Like a rich, flavorful New Orleans gumbo, Los Hombres Calientes packs a little bit of everything into a tasty, powerful recipe that warms the body and feeds the soul. Led by Irvin Mayfield the latest in the Crescent Citys illustrious line of acclaimed jazz trumpeters and Bill Summers, a percussionist who quite simply embodies world-wide rhythm, Los Hombres Calientes is not only changing the way music sounds, but also how music is made.
Taking a hands-on, organic approach in putting together their five albums, Volumes 1-5, Mayfield and Summers take their band on location and join forces with locals in order to create authentic sounds from the places where music began locations such as Africa, Cuba, Trinidad, Jamaica, Haiti and, of course, their native New Orleans.
In post-hurricane New Orleans, it seems largely appropriate that Mayfield and Summers continue to travel back to their citys Afro-Caribbean roots through Los Hombres Calientes. Much as their music starts from the beginning of New Orleans’ rich cultural heritage, the “new” New Orleans one rebuilding from a horrific natural disaster in the form of Hurricanes Katrina and Rita finds itself back at square one in many instances. Yet the citys resolve, ever-apparent in the personalities of both Mayfield and Summers, remains stronger than ever.
Mayfield, the City of New Orleans and State of Louisiana’s Cultural Ambassador, has positioned himself at the forefront of the rebuilding process currently underway in New Orleans. Sitting on several rebuilding committees and operating a not-for-profit the New Orleans Jazz Orchestra, Inc. that is dedicated to returning the Crescent City to its lofty perch as Americas cultural Mecca, Mayfield is proving that his respect for the history behind New Orleans’ magical sound has been well-cultivated through Los Hombres Calientes.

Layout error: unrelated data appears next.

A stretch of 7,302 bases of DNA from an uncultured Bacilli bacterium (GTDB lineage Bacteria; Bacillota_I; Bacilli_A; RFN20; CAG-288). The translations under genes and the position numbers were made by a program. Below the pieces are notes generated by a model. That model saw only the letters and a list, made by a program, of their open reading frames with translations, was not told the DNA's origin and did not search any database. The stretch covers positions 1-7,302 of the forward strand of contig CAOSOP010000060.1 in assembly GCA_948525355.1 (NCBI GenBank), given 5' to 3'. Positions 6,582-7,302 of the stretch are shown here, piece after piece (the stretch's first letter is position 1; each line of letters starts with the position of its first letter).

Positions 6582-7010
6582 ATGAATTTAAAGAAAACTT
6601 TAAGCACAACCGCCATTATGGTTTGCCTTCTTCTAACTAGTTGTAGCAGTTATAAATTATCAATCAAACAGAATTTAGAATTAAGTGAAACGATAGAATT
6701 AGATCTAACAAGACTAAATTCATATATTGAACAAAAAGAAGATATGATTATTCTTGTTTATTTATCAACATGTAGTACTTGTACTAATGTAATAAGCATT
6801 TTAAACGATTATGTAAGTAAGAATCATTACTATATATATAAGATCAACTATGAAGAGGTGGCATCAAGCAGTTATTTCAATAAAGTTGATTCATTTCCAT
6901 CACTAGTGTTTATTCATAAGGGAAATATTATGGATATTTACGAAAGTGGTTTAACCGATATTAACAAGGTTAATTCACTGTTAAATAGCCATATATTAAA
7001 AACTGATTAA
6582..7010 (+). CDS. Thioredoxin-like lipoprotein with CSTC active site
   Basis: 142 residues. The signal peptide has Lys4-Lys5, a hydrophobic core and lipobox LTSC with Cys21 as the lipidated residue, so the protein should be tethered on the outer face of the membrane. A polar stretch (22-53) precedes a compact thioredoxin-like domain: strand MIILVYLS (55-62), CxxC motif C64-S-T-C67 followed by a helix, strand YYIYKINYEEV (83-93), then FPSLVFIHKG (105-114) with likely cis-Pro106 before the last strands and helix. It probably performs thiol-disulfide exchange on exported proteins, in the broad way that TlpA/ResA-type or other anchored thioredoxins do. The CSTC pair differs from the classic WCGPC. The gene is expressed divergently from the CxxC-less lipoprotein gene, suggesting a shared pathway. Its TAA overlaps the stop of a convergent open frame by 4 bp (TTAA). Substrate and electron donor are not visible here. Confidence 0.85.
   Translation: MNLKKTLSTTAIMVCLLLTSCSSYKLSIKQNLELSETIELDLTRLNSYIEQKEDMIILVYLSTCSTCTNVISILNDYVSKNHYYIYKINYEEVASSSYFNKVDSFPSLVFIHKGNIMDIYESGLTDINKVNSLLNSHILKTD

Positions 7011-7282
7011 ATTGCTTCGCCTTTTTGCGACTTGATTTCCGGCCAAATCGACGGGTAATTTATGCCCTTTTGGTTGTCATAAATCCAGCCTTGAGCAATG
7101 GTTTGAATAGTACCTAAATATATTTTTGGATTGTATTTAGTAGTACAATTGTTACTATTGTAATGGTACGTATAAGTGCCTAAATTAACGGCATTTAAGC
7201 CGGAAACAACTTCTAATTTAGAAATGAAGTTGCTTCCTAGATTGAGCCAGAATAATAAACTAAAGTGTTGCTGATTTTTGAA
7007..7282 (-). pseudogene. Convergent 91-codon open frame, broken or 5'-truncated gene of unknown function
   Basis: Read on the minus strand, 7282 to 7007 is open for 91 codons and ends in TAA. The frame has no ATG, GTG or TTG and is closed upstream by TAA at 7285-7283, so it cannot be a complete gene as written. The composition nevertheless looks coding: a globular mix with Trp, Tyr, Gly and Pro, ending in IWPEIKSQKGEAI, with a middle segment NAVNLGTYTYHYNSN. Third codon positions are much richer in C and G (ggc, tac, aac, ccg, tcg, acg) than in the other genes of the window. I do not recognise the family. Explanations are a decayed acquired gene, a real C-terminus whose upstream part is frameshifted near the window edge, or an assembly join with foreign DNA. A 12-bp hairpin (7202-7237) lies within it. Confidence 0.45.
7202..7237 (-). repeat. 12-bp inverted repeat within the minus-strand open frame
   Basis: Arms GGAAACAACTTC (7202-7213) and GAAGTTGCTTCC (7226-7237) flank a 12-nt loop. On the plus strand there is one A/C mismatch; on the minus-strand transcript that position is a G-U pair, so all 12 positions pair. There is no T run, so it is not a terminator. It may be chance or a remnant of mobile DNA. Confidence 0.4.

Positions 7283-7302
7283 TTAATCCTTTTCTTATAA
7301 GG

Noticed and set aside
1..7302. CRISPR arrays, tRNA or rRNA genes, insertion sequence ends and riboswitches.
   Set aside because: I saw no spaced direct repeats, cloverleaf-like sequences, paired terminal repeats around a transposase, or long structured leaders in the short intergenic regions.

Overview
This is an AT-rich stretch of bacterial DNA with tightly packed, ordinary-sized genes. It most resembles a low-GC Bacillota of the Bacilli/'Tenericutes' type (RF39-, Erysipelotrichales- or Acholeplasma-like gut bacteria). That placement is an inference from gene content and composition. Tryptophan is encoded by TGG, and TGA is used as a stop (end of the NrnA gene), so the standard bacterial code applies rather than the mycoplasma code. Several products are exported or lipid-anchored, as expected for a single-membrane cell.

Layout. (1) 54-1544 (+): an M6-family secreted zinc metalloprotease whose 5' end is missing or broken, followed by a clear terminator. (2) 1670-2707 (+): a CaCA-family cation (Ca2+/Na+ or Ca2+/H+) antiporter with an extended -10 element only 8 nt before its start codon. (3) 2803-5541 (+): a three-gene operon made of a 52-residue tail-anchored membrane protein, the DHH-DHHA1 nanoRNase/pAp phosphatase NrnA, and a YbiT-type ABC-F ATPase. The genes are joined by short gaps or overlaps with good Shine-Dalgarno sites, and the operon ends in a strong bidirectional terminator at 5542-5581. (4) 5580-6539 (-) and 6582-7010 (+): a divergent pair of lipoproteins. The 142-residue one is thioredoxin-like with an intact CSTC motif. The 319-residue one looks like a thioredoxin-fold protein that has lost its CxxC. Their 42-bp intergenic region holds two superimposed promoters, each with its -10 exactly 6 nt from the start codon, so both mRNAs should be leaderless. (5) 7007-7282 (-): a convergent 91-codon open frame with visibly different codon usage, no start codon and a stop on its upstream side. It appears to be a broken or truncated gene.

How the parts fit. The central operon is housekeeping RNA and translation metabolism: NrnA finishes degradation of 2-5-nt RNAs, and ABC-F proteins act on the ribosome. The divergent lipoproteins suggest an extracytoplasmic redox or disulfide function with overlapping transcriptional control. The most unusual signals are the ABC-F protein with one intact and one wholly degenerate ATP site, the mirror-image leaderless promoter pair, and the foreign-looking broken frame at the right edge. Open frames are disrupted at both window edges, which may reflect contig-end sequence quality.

Summers, who has worked with musical pioneers ranging from Quincy Jones to Herbie Hancock in his long, illustrious career, shares in Mayfield’s thirst to uncover the musical roots of New Orleans’ cultural tree of life. With a countless number of rhythms in his vast repertoire, Summers makes the heart of Los Hombres Calientes beat. And it is a beat that has seen and heard the sounds of the world.
Late-night sessions at the Summers residence resulted in the 1998 formation of Los Hombres Calientes. And though decades apart in age, the younger Mayfield and elder Summers are no musical odd couple. Together with band mates, they form an irrefutable force in the field of Latin Jazz one that has been recognized by critics and fans across the globe.
Los Hombres Calientes Volume 5: Carnival (2005) was recently nominated for Billboards 2006 Latin Jazz Album of the Year. The winner of this prestigious, international award will be unveiled on April 27 and broadcast live on Telemundo.
Los Hombres Calientes’ previous album, Volume 4: Vodou Dance (2003) was nominated for a Billboard Latin Music Award as well. Volume 3: New Congo Square, the group’s 2001 release, was a Billboard finalist and was nominated for a Grammy. In 1998 and 1999, Los Hombres Calientes’ eponymous debut album, and in 2000, Los Hombres Calientes: Volume 2, were the top selling albums at the New Orleans Jazz and Heritage Festival. Volumes 3 and 4 were also top sellers at the Festival. In 2000, Los Hombres Calientes debut CD was awarded Billboard’s Latin Music Award for Contemporary Latin Jazz Album of the Year.